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Tribal law keeps imperfect order in Gaza

Traditional methods of conflict resolution continue to dominate the Gaza Strip in an effective but potentially inconsistent traditional system.
Palestinian Bedouins sit in a tent around woodfire to warm up in a Bedouin area south of Gaza City on January 7, 2015 as a major storm dumped heavy rain, high winds and snowfall on parts of the Middle East. AFP PHOTO/ MAHMUD HAMS        (Photo credit should read MAHMUD HAMS/AFP/Getty Images)

Tribal arbitration for the settlement of community problems and crimes before elderly members and dignitaries has long been the norm in Palestine, both in the Gaza Strip and the West Bank. But over the past decade, more Palestinians have been turning to the traditional process, which is not without its drawbacks.

On March 18, an 18-year-old man allegedly raped a 5-year-old girl in the Sabra neighborhood in central Gaza. Tribal arbitrators met with family members of the accused, and, among other conditions, the arbitrators and the parents of the victim called called for banishing the man's entire family from the neighborhood.

In another case, on Nov. 9, a 15-year-old boy from the al-Dagas family living in al-Faluja, northern Gaza Strip, accidentally killed another boy during a fight. The Dagas family has been forced out of its home in accordance with the provisions of the tribal arbitrators.

“This is a case of manslaughter. Yet the entire family, the boy’s father and uncles, were evicted from their house [for fear that] the victim’s family might act in reprisal against them,” Tariq al-Dagas, a relative of the accused boy, told Al-Monitor.

“Tribes have played a negative role. The case was not resolved. We demand that the law be followed. We are ready to respond to the demands of the victim’s family according to the law and Sharia. As things stand now, our punishment is twofold: first, the accused young boy is facing jail time and second, his family will have to pay blood money and face displacement.”

Ashraf Abu Rakhia, director of the Center for Studies of the Northern Palestinian Desert, told Al-Monitor that tribal arbitrators often advise the families of the accused to move to avoid escalation.

“Arbitrators request the banishment of the concerned families as they fear that the clan of the victims might act in reprisal, which has happened before in cases of murder, rape and mutilation. Families could be evicted temporarily or permanently,” he added.

Abu Rakhia said tribal arbitrators in the Gaza Strip deal with thousands of cases a month. “Tribal arbitrators and judges are not at odds. Given the tribal nature of Palestinian society, citizens prefer to rely on tribal dignitaries and their swift decisions, which have strong guarantors within tribes and clans."

Tribal arbitrators and dignitaries in the Gaza Strip work with the support of the authorities, including the attorney general. Frequent meetings are held between them and the General Department for Tribal Affairs under the Ministry of Interior that handles related issues.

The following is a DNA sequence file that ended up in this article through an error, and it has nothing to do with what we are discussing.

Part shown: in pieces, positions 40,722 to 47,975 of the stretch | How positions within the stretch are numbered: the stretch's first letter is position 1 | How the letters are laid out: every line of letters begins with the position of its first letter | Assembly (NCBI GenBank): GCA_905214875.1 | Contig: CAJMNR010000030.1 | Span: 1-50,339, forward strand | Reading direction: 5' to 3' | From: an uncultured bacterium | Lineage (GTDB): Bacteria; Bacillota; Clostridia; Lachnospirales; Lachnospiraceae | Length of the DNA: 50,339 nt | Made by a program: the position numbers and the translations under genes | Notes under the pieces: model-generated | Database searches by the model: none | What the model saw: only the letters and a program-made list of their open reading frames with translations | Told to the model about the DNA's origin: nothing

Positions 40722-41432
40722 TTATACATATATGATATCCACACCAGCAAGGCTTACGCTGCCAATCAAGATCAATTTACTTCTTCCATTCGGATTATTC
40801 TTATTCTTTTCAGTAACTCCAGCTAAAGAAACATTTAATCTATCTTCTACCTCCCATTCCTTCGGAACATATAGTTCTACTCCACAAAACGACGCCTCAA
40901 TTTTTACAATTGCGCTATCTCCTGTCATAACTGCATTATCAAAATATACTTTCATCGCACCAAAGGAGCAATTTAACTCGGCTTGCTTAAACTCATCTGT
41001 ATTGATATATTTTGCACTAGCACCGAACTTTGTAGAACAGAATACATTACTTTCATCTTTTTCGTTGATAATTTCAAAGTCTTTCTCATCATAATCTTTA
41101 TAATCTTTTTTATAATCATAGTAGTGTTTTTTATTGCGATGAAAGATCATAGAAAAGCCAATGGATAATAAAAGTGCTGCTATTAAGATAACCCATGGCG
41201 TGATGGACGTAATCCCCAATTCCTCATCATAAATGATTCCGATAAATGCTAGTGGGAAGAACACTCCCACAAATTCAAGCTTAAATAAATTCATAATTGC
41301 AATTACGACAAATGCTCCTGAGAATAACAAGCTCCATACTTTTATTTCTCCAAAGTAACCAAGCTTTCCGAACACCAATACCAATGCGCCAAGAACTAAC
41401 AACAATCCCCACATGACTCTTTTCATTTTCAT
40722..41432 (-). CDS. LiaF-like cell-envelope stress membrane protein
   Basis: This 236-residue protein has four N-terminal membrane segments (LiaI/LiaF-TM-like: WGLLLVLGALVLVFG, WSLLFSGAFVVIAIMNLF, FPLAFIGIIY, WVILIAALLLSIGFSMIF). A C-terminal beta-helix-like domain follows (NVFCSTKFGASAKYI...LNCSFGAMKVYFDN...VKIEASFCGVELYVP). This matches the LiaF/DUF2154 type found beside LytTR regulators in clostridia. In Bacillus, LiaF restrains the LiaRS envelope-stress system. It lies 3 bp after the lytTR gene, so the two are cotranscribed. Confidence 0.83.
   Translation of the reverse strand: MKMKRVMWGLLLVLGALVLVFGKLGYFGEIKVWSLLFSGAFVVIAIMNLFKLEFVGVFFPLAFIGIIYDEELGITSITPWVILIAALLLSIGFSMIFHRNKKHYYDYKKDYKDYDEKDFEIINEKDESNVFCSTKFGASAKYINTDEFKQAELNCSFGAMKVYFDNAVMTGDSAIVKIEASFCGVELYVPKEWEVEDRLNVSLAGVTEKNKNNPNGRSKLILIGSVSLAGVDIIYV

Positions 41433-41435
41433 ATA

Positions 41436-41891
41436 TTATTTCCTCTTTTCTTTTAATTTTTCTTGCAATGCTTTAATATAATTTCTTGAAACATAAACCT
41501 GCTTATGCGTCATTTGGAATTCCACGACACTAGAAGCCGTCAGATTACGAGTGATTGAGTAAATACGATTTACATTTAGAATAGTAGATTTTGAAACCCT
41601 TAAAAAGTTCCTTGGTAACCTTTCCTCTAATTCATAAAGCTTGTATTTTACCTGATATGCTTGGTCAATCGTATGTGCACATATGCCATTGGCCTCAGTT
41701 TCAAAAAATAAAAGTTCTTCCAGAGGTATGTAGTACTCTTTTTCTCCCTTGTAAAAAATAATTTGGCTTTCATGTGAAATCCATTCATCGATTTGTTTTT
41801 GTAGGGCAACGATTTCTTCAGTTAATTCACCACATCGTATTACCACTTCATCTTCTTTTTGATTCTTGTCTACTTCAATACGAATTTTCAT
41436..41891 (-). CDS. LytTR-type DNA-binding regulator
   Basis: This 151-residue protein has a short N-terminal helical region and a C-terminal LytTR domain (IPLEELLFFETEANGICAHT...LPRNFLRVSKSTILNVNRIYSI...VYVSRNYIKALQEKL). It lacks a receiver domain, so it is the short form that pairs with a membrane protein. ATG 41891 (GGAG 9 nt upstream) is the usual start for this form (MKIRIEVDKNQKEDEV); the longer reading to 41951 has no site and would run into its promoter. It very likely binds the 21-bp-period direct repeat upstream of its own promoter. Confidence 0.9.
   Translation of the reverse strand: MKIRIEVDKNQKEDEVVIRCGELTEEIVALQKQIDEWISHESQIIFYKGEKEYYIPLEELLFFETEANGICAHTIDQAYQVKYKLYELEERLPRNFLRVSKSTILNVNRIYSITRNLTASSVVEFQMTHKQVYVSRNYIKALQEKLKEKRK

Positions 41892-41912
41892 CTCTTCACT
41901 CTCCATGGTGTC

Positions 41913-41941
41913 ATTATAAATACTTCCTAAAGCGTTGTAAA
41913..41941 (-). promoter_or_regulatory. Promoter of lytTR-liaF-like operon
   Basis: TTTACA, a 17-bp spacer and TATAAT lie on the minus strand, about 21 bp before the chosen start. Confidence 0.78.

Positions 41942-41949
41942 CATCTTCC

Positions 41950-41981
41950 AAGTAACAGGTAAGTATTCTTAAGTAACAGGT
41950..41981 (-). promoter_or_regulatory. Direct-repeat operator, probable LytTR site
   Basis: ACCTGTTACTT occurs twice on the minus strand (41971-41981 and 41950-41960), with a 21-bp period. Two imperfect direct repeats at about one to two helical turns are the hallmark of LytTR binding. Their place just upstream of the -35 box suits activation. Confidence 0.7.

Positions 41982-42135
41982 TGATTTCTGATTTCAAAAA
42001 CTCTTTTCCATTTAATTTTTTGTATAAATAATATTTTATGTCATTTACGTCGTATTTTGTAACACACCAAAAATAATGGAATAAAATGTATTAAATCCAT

According to the tribal affairs department and the Ministry of Interior, the department reviewed over 500 cases during the month of May 2016. These figures have been increasing every year: In January, 632 cases were referred to tribal arbitrators affiliated with the Ministry of Local Government, the PLO, the Fatah movement and the Muslim Scholars Association as well as local administrators, who often help settle minor disputes.

Abdel Monem al-Tahrawi, a project manager at the Palestinian Center for Democracy and Conflict Resolution, said the tribes’ role is to supplement law enforcement in the absence of a strong rule of law.

“Palestinians tend to resolve matters and find settlements according to customs and traditions. This makes the litigation process faster. Under these circumstances, the law cannot abolish the role of clans but can limit it in many cases, restricting it to social issues. Tribal leaders and other arbitrators do not seek to undermine the law, but their work ought to be codified,” Tahrawi told Al-Monitor. “I do not agree with the deportation of entire families for a single person's offense. Those who have committed wrongdoing ought to be held accountable, legally or socially. But unfortunately, customs and traditions remain primary,” he added.

According to custom, banishment is one of the consequences of murder or serious harm, according to lawyer Abdallah Sharsharah. He told Al-Monitor, “In the first scenario, the family of the accused chooses to evacuate their houses, while in the second they are forced to do so by intermediaries who often believe that this is in the best interest of the tribe.”

He went on, “The evacuated families are therefore not allowed to be present in certain areas, which is obviously a barbaric and illegal act. Article 11 of the Basic Law prohibits the restriction of the freedom of movement of any person without a court order. Similarly, Article 20 of the same law provides for the liberty of movement and freedom to choose one's residence.”

From this perspective, Sharsharah believes that the tribal arbitrators can cause harm, as their interventions are often not done in accordance with the law.

“Any arbitration ought to be based on fair provisions and criteria in line with international standards. Formal judicial laws, for instance, guarantee fair trials between litigants. Normally, the judge is an unbiased person who does not follow a certain political party. This is not the case with tribes and clans, which are dominated by political and tribal loyalties. This is not to mention that under the regular law, litigants … can appeal the court judgments, which is not the case with tribal laws.”

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